In this Associated Press article and video, Michael Sundberg from Davey's South Denver office talks about how climate change is affecting fall color in Colorado.
PORTLAND, Maine (AP) — Droughts that cause leaves to turn brown and wither before they can reach peak color. Heat waves prompting leaves to fall before autumn even arrives. Extreme weather events like hurricanes that strip trees of their leaves altogether.
For a cheery autumnal activity, leaf peeping is facing some serious threats from the era of climate change.
Leaf peeping, the practice of traveling to watch nature display its fall colors, is a beloved annual activity in many corners of the country, especially New England and New York. But recent seasons have been disrupted by weather conditions there and elsewhere, and the trend is likely to continue as the planet warms, said arborists, conservationists and ecologists.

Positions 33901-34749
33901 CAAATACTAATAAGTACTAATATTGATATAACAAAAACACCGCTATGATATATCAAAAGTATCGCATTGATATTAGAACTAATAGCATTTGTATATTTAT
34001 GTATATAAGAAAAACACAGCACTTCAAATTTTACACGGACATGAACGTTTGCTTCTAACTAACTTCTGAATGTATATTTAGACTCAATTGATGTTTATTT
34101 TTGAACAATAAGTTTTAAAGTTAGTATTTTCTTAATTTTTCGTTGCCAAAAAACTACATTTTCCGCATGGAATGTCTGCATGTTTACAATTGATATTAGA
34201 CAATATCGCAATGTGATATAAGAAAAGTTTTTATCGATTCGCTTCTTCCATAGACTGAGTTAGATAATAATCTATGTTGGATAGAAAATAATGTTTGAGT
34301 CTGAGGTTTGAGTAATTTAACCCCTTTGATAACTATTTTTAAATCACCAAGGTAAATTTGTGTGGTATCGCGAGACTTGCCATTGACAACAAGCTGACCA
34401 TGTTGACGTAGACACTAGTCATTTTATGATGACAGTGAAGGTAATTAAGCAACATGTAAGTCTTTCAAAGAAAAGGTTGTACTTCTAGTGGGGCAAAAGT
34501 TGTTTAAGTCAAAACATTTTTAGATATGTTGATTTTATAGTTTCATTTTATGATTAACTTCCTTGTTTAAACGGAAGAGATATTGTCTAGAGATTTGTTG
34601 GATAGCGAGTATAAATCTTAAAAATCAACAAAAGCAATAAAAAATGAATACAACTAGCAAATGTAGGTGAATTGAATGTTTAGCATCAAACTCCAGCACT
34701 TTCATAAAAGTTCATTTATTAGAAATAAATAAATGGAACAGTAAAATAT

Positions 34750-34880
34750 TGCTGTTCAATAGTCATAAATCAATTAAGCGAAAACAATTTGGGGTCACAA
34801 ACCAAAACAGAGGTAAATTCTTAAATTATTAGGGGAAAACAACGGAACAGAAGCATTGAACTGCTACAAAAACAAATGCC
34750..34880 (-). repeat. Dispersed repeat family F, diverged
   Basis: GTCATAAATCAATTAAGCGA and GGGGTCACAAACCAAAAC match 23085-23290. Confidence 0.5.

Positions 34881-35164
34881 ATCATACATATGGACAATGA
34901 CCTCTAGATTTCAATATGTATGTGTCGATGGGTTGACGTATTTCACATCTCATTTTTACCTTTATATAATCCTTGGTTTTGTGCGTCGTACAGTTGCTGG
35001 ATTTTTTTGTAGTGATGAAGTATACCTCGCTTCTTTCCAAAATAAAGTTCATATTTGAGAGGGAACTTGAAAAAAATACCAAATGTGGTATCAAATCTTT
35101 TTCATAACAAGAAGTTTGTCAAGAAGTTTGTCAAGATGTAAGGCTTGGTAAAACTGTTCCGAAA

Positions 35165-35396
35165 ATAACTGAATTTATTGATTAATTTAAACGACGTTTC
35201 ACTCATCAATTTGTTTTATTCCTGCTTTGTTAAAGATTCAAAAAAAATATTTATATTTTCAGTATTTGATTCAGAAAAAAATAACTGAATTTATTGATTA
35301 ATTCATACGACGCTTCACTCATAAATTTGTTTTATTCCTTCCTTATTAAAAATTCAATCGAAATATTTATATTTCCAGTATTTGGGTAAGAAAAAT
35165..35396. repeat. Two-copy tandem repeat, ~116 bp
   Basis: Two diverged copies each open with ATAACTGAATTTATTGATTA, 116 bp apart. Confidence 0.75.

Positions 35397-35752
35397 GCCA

To read what Michael has to say, click here.
The Davey Tree Expert Company, established in 1880 and headquartered in Kent, Ohio, provides research-driven tree services, grounds maintenance and environmental consulting for residential, utility, commercial and environmental partners in the U.S. and Canada. With 11,000 employees, Davey Tree is the eighth largest employee-owned company in the U.S.